I would get the other two source files, extract them both, stick the /debian folder into the extracted source, then proceed with the packaging process:

http://mentors.debian.net/debian/pool/m ... ig.tar.bz2
http://mentors.debian.net/debian/pool/m ... ian.tar.gz

You can do this with the 3.0 (quilt) format, and this can be recognized by a debian.tar.gz fil

According to /debian/control, the build-depends are

Build-Depends: debhelper (>= 8),
libwebkitgtk-dev,
libgtk2.0-dev,
libsoup2.4-dev,
libgnutls-dev,
libbsd-dev,
imagemagick

There is no libwebkitgtk-dev in Squeeze, that must be backported also, which may open up a can of worms.

Hmmm---looks like that is a part of the Wheezy webkit package, which takes quite a while to build. Perhaps just using the Squeeze libwebkit-dev instead can help? Let's try changing that in the control file....

Hey, it works...no icon in the menu entry though. And I can browse in it, though the terminal throws messages like:

xxxterm: webkit does not have "enable-dns-prefetching" property

It would be happier with the newer webkit, but that is a big backport.
The MX Linux repositories: Backports galore! If we don't have something, just ask and we'll try--we like challenges. New packages: Inkscape 0.92.1, Pale Moon 27.2.0, Liquorix kernel 4.9-18, mpv 0.24, Kodi 17.0, Shotwell 24.5, Mesa 13.0.6
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Re: HowTo Build a Package from Source the Smart Way

Postby secipolla » 2011-12-16 07:04

The icon in the menu may be due to the fact that upstream it comes with a png icon and the standard for the Debian menu is a xpm. I read in the mentors list that the uploader made a script to convert it.
Of course you may be talking instead of the desktop file and so the above has nothing to do with it. In this case just edit xxxterm.desktop and correct the path for the icon as I remember that it used to ship several png icons.
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Re: HowTo Build a Package from Source the Smart Way

Postby shep » 2011-12-16 13:53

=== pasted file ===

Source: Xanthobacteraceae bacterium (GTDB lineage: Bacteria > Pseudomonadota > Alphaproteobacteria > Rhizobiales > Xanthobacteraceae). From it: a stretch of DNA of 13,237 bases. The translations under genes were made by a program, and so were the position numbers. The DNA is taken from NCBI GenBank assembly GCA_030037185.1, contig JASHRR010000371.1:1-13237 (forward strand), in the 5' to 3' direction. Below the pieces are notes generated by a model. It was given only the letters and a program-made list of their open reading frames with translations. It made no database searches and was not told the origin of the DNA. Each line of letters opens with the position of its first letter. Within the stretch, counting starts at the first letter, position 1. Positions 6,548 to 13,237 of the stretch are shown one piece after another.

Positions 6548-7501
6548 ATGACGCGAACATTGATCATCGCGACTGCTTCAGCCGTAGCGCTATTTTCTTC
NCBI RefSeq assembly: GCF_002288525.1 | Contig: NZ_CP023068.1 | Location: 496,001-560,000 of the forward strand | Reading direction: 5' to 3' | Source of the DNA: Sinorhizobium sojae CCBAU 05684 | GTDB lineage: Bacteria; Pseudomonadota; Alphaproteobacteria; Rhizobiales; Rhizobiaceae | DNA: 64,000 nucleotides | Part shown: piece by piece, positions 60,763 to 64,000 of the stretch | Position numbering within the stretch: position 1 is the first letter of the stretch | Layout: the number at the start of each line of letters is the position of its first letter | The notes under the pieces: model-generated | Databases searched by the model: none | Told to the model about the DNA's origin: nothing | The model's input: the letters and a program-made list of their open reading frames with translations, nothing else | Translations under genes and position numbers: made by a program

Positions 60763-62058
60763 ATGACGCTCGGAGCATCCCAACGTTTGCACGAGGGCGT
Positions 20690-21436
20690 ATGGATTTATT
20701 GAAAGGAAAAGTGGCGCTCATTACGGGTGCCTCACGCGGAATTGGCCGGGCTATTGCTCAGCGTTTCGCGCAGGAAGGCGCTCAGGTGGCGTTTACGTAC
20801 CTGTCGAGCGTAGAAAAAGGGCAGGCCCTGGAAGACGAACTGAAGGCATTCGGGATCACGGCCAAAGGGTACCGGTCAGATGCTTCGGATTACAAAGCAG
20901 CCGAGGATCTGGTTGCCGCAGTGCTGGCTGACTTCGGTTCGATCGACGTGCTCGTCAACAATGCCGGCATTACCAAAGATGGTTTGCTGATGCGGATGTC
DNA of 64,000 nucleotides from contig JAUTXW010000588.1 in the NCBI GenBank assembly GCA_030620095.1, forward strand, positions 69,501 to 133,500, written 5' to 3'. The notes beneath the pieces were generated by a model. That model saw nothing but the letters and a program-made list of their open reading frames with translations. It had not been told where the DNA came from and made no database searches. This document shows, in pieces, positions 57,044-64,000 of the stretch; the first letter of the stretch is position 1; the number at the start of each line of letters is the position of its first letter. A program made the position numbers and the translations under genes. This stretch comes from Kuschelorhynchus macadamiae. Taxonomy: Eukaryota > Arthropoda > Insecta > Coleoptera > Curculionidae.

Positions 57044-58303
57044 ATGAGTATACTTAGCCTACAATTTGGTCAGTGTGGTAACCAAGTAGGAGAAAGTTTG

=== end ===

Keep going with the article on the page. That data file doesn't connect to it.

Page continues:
Thanks for the replies. I was looking at having a browser with an alternative rendering engine and liked the small footprint and security features of xxxterm. I'm going to do some more reading on Debian package building prior to launching into this since one of my computers with Debian is my work system which I do not want to bork. I may just update an older, backup computer to wheezy.

Edit: There is a configuration file, xxxterm.conf that can be placed in your home directory - I think you possibly can disable dns-prefetch for xxxterm.
Similarly, many browsers perform full link prefetching by default, which is downloading the content of all the embedded links, not just looking up their DNS. xxxterm has both DNS and link prefetching disabled by default since these operations can be used to track users.


Quote from https://opensource.conformal.com/wiki/xxxterm
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Re: HowTo Build a Package from Source the Smart Way

Postby ChipOManiac » 2012-01-03 09:18

I've found that some sources, like the OpenCDE source tarballs, compile into a Debian package without a hitch. But upon closer inspection, it seems that only the manpages are in the package, while the required executable files are not.

What should be the best thing to de if something like this happens.

For me I just extracted the resulting .deb from the process, added the required executable in the correct directory order, ad repack them using
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dpkg-deb -b extract/ build/
:mrgreen:

EDIT:
As I've come to learn, this is a bad idea.
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Re: HowTo Build a Package from Source the Smart Way

Postby DebbyIan » 2014-06-14 13:41